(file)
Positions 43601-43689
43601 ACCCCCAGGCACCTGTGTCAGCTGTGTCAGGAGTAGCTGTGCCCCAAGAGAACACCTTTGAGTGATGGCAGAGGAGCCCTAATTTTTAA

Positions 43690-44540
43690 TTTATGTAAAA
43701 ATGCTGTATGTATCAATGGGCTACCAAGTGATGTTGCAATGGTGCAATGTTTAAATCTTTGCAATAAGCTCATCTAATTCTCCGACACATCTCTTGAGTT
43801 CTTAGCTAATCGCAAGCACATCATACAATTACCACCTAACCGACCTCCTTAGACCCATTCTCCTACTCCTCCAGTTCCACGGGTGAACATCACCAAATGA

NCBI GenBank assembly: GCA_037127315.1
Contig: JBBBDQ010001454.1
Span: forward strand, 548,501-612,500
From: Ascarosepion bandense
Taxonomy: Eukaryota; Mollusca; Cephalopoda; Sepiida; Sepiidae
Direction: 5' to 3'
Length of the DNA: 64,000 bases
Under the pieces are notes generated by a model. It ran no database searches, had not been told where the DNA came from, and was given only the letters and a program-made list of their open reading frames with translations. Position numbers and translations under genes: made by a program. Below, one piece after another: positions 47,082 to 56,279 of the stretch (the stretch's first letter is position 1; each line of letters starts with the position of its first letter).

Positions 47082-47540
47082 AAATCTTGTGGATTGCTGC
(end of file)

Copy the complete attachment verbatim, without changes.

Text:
Positions 43601-43689
43601 ACCCCCAGGCACCTGTGTCAGCTGTGTCAGGAGTAGCTGTGCCCCAAGAGAACACCTTTGAGTGATGGCAGAGGAGCCCTAATTTTTAA

Positions 43690-44540
43690 TTTATGTAAAA
43701 ATGCTGTATGTATCAATGGGCTACCAAGTGATGTTGCAATGGTGCAATGTTTAAATCTTTGCAATAAGCTCATCTAATTCTCCGACACATCTCTTGAGTT
43801 CTTAGCTAATCGCAAGCACATCATACAATTACCACCTAACCGACCTCCTTAGACCCATTCTCCTACTCCTCCAGTTCCACGGGTGAACATCACCAAATGA

NCBI GenBank assembly: GCA_037127315.1
Contig: JBBBDQ010001454.1
Span: forward strand, 548,501-612,500
From: Ascarosepion bandense
Taxonomy: Eukaryota; Mollusca; Cephalopoda; Sepiida; Sepiidae
Direction: 5' to 3'
Length of the DNA: 64,000 bases
Under the pieces are notes generated by a model. It ran no database searches, had not been told where the DNA came from, and was given only the letters and a program-made list of their open reading frames with translations. Position numbers and translations under genes: made by a program. Below, one piece after another: positions 47,082 to 56,279 of the stretch (the stretch's first letter is position 1; each line of letters starts with the position of its first letter).

Positions 47082-47540
47082 AAATCTTGTGGATTGCTGC